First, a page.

Hours of internet later, I learned that the flow reducer may have been placed on the line for that reason. If you only pull a few gallons of water at a time out of the well and let it sit, the sand issue isn't so bad. Well, there are a couple problems with that theory, the biggest of which is that there's no point in drilling a really expensive hole in the ground if you still have to get water out of it one eyedropper at a time! What to do about it? well the last owner had done me a favor and a disservice at the same time; they installed the sediment filter AFTER the water softener. Sand was probably not a big issue for them because the tank of the water softener was allowing the sand to settle out before getting to the filter or rest of the plumbing. The down side to that is that the softener is now so full of sand that it's coming out the other side. Following the 'if it ain't broke, don't fix it' rule of thumb when I redid the plumbing, I had left things in this configuration. The solution in the end is to get a permanent, self purging sediment filter, and place it and the finer whole house filter between the main line and the water softener. The other thing I discovered is that we have been killing all of our plants. Hard water + water softener = water packed with sodium ions. have you ever heard of salting the earth?? Salting the earth refers to the practice of spreading salt on fields to make them incapable of being used for crop-growing. This was done in ancient times at the end of some wars as an extremely punitive scorched earth tactic. In effect, that's pretty much what we were doing by watering the plants with the softened water. So a line for the garden hose would have to be placed before the softener as well.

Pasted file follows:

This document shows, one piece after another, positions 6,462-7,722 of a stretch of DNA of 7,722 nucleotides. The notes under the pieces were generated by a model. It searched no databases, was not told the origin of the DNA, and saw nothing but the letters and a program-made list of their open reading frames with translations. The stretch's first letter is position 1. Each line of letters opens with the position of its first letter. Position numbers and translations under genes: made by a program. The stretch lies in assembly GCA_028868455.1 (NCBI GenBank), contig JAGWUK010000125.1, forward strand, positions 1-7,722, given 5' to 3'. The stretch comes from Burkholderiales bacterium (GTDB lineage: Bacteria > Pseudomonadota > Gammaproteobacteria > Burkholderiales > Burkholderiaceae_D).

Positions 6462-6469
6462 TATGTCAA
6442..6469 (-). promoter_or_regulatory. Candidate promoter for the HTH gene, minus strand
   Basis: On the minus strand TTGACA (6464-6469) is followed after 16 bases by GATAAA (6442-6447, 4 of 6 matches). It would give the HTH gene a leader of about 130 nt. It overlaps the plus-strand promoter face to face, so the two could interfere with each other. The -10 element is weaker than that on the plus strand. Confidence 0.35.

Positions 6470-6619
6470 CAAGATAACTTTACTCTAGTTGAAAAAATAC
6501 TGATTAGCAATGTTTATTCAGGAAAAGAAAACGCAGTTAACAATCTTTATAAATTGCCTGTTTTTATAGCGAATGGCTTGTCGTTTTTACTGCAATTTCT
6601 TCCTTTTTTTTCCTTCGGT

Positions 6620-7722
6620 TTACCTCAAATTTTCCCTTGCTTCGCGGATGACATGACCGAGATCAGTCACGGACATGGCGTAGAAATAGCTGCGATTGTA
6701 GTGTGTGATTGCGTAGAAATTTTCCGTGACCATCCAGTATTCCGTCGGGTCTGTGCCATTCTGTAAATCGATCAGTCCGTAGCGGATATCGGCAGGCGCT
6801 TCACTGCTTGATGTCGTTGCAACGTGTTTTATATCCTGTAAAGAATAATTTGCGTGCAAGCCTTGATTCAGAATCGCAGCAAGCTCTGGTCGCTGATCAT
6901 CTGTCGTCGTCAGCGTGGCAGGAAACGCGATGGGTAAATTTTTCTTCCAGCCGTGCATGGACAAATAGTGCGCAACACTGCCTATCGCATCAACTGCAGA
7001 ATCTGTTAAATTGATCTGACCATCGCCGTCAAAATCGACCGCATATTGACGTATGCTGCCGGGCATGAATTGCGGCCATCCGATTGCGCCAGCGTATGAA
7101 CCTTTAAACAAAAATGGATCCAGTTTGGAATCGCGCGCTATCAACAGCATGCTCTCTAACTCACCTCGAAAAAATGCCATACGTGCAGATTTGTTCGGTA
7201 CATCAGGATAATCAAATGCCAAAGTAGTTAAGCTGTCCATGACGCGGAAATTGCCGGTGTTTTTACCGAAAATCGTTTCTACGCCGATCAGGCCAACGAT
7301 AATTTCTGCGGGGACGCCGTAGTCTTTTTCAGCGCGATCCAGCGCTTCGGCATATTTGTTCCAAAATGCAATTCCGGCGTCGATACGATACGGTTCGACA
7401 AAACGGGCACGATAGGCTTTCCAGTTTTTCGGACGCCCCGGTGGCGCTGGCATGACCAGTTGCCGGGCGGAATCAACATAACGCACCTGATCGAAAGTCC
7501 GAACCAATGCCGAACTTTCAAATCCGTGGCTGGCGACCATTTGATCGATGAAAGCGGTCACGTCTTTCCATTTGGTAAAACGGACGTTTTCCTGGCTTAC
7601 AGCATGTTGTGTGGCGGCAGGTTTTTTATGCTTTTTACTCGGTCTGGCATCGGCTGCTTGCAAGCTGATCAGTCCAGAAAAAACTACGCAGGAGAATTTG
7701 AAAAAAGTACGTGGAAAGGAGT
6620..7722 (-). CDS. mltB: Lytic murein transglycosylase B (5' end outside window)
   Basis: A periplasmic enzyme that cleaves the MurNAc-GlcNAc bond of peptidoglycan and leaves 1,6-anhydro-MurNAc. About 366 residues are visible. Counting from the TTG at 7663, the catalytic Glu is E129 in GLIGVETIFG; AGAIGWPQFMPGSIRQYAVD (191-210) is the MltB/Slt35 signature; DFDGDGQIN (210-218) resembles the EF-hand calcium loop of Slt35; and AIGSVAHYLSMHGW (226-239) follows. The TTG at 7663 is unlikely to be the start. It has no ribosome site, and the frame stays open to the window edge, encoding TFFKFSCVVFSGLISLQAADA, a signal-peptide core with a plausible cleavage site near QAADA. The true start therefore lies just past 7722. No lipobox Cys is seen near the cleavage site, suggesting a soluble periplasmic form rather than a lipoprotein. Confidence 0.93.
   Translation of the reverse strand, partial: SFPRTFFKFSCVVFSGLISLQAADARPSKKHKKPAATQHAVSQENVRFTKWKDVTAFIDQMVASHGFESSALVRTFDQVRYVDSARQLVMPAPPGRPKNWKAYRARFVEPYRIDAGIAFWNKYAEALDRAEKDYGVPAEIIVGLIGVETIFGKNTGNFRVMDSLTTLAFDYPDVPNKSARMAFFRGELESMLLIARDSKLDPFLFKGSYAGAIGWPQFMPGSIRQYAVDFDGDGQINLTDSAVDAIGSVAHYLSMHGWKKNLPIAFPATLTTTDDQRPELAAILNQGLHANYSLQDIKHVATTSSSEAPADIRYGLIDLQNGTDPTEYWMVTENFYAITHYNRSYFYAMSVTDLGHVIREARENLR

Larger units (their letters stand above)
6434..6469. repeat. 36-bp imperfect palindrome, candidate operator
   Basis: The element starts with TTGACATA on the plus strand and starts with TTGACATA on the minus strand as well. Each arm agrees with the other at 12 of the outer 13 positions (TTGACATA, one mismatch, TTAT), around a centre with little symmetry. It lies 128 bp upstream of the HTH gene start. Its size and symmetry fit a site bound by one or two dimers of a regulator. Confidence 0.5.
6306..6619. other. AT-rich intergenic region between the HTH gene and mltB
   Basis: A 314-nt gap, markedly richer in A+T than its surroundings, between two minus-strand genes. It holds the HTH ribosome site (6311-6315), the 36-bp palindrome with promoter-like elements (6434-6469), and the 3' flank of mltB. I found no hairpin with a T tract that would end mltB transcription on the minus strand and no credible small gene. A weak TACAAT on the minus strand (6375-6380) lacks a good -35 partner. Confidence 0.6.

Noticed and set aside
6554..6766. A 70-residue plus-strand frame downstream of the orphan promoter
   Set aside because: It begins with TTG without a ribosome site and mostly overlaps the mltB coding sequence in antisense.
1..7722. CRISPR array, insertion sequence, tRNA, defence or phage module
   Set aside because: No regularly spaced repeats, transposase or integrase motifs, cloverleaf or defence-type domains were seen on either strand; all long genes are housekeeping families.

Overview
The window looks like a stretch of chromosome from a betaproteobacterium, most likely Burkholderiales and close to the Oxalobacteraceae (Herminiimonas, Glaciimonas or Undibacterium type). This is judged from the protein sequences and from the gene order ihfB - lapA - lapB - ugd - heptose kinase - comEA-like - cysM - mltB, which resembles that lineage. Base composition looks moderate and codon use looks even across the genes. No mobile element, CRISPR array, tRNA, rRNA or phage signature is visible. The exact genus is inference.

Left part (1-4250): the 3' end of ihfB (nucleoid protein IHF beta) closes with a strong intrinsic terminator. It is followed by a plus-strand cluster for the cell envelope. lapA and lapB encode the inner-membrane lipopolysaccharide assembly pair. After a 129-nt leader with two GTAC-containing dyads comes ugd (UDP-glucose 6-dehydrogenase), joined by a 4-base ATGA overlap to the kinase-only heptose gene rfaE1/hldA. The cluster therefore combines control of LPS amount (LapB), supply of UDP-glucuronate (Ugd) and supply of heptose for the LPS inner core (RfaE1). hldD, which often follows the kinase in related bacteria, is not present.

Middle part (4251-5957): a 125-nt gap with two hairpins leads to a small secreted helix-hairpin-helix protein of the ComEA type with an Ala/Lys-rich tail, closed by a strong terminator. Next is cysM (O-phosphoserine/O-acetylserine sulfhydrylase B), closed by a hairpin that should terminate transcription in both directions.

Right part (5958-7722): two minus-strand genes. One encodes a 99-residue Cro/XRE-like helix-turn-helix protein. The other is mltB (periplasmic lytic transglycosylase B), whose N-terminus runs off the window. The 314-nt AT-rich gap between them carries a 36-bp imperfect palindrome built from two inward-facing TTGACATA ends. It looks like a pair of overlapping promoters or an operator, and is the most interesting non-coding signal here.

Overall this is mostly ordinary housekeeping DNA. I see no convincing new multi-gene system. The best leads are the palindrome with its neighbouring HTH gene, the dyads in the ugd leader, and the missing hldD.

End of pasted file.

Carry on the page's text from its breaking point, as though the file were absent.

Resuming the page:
I did some looking and finally parted with a little over $300 for the self purging sand filter I needed. I completely replumbed the pump room to get everything where it was supposed to be, and in the correct order. Before I hooked up the main house plumbing to the softener, I attached a hose to the outlet and let fly with all the water I could get out of the system to flush it out. Once the water ran clear, I reconnected the plumbing and turned everything on. With the exception of a leaky attachment to the front outside faucet, everything looked good. There was still sand in abundance, but with the new filter, it would clean itself out every few hours, and if we plugged it up sooner, we could just turn a knob to flush the sand out and go back to what we were doing.